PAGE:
And while he was not the primary Director, Aonuma served as the Producer for Four Swords Adventures, a game which had its plot re-written halfway through because Miyamoto felt it was “too complicated”.

In terms of the overall storyline of the Zelda franchise, I believe Aonuma cares more than Miyamoto as well. While he still puts the individual game first, Aonuma has been more open in talking about how games connect to each other, and claims he’s trying to make the overall storyline more clear.

DB: Both Aonuma and Miyamoto don’t give as much care to storyline as I think they should, however I think that Aonuma may care slightly more about the storyline, and how games fit together, compared to what Miyamoto does. Nevertheless, it isn’t a top priority in either of their minds. Aonuma may be quoted to have similar views on storyline to Miyamoto, however I think he leans more towards doing what the fans want.

Aonuma has said that “storyline shouldn’t be something complicated that confuses the player” and has commented that the storyline of Four Swords Adventures changed right up until the very end, which is possibly the same with other releases to the series. With Four Swords Adventures, it seems to me that Aonuma was trying to relate it directly to other games, however Miyamoto changed that because it was too “complicated”. Despite his own views, Aonuma seems to follow Miyamoto’s lead regardless.

Miyamoto is often said to not care at all for the storyline, which may be a misunderstanding. He doesn’t necessarily put storyline as high as it should be, but I wouldn’t claim he doesn’t care entirely. He actually claimed that Nintendo has a ‘timeline’ when he said, “For every Zelda game we tell a new story, but we actually have an enormous document that explains how the game relates to the others, and bind them together. But to be honest, they are not that important to us.” I think Miyamoto looks to tell a good story within individual games themselves, but doesn’t really care for the series or any sort of ‘timeline’.

I don’t entirely disagree with Miyamoto’s philosophy that video games are created to provide more than just a ‘storyline’. We can read books for stories, but video games are to be a more interactive through game-play and puzzles. The point where I disagree with Miyamoto is that storyline is an important part of making a good game, equal to the game-play mechanics. All are required for great games and I feel the storyline of the Zelda series, though good, has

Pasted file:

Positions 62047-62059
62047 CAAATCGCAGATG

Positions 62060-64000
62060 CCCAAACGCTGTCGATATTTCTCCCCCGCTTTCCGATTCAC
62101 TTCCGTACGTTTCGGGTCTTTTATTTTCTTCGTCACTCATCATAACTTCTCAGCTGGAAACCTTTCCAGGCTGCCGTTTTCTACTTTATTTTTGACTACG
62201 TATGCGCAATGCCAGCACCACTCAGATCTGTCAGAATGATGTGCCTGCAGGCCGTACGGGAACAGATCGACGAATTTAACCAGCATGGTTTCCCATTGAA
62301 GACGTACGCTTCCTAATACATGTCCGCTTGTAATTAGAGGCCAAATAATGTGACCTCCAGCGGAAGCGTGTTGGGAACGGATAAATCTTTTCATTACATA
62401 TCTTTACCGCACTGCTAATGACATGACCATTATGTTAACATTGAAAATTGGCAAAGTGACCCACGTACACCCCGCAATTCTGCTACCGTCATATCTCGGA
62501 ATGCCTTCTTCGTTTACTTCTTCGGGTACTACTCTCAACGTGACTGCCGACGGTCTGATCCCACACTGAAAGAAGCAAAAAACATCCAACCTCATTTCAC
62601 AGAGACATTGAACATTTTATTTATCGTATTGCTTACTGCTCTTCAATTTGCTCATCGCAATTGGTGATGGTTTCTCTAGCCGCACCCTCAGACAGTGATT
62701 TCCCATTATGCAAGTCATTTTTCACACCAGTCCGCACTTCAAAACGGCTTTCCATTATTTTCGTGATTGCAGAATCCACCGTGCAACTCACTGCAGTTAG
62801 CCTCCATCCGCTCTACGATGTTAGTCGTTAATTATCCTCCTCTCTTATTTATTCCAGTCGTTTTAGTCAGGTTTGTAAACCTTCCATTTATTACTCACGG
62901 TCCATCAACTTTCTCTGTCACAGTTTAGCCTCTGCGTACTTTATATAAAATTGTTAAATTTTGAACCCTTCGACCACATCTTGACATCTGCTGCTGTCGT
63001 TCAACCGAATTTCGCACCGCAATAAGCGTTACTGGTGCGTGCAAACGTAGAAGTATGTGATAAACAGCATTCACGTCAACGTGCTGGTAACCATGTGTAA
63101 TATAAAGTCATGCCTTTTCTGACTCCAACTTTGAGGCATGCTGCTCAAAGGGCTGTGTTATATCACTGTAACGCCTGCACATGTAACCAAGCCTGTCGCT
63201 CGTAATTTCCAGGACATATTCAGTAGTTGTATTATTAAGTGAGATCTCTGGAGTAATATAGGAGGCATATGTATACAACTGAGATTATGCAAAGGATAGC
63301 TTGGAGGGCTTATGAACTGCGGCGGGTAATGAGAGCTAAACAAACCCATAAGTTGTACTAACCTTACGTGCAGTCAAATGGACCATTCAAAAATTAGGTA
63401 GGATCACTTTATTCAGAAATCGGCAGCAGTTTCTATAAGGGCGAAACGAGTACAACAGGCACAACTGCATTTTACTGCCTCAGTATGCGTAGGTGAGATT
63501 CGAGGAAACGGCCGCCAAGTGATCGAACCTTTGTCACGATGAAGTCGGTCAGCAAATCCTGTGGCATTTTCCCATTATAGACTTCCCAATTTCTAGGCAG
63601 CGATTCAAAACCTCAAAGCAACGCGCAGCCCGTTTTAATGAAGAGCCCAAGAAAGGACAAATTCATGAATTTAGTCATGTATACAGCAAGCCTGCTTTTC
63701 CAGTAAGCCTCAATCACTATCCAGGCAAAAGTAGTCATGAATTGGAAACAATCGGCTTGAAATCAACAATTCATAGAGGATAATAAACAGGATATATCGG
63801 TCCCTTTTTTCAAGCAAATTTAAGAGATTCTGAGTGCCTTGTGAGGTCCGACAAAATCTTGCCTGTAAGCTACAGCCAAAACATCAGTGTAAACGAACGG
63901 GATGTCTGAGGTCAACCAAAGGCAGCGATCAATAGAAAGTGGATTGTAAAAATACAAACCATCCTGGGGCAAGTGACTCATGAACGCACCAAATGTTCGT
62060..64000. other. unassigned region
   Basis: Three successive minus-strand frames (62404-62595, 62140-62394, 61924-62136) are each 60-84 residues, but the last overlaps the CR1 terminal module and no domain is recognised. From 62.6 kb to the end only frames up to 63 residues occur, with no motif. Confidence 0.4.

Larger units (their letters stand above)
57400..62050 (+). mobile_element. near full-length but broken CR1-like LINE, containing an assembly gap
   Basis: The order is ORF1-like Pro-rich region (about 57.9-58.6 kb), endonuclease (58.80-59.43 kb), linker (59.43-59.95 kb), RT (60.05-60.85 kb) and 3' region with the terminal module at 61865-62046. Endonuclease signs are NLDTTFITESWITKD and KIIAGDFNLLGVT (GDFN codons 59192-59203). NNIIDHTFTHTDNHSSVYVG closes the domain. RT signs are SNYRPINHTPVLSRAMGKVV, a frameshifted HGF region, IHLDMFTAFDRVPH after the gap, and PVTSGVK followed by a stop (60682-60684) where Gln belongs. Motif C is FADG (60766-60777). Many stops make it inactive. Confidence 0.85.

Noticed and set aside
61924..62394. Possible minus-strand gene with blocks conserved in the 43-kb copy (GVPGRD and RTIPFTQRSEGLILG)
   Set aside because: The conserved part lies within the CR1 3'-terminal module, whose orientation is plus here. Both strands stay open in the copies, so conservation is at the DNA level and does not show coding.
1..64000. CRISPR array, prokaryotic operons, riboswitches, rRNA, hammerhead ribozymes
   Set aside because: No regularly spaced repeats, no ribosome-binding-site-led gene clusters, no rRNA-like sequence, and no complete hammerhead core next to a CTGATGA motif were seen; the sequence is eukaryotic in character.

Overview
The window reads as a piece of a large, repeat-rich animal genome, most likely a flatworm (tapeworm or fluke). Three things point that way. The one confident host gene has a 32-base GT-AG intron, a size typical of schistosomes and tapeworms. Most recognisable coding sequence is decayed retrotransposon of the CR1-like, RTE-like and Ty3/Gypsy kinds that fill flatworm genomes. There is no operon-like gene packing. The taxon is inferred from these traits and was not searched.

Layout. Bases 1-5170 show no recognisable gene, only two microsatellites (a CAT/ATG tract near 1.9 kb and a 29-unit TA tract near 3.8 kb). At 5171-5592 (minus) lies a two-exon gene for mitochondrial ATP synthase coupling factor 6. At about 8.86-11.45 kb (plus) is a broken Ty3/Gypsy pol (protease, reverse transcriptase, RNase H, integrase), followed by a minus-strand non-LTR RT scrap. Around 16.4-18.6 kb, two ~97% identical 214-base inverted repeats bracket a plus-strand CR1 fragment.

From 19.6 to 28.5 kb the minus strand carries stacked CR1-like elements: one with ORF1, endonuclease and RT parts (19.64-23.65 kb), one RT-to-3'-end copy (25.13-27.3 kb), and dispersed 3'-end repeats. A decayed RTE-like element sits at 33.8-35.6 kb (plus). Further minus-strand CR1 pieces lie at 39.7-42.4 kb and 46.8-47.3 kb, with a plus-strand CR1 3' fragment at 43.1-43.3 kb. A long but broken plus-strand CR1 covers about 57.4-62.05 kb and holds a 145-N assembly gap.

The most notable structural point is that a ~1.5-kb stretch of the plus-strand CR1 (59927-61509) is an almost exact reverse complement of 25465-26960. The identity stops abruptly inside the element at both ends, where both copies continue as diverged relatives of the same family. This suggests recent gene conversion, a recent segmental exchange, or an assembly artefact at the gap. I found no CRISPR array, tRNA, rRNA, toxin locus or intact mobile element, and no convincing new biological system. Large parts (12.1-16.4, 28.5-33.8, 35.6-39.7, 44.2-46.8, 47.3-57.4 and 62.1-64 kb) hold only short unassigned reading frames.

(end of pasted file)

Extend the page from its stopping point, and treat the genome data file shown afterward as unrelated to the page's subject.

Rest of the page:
been rather wishy-washy. Finer attention should be paid to the game scripts.

To me, Ocarina of Time served as the ideal balance of storyline and gameplay, compared to new releases, which seem to lack in storyline. The storyline in Phantom Hourglass is completely revealed half way through the game, with nothing left to discover in the latter half. It was a simple ‘collect the spirits, collect the pure metals and defeat the evil Bellum’. Sure, game-play is good, but with little storyline a game is nothing. Storyline and gameplay are interdependent, and must be in harmony for a great game. I think that Nintendo should have paid more attention to the ‘timeline’ from the beginning, and strived for better, even more complex storylines. I doubt Nintendo, with their re-releases and contradictions, can have a set timeline or a set view on canon. It has become too late for that, and although we complain, if Nintendo paid games this extra detail, we wouldn’t be able to do the theorizing that we all enjoy.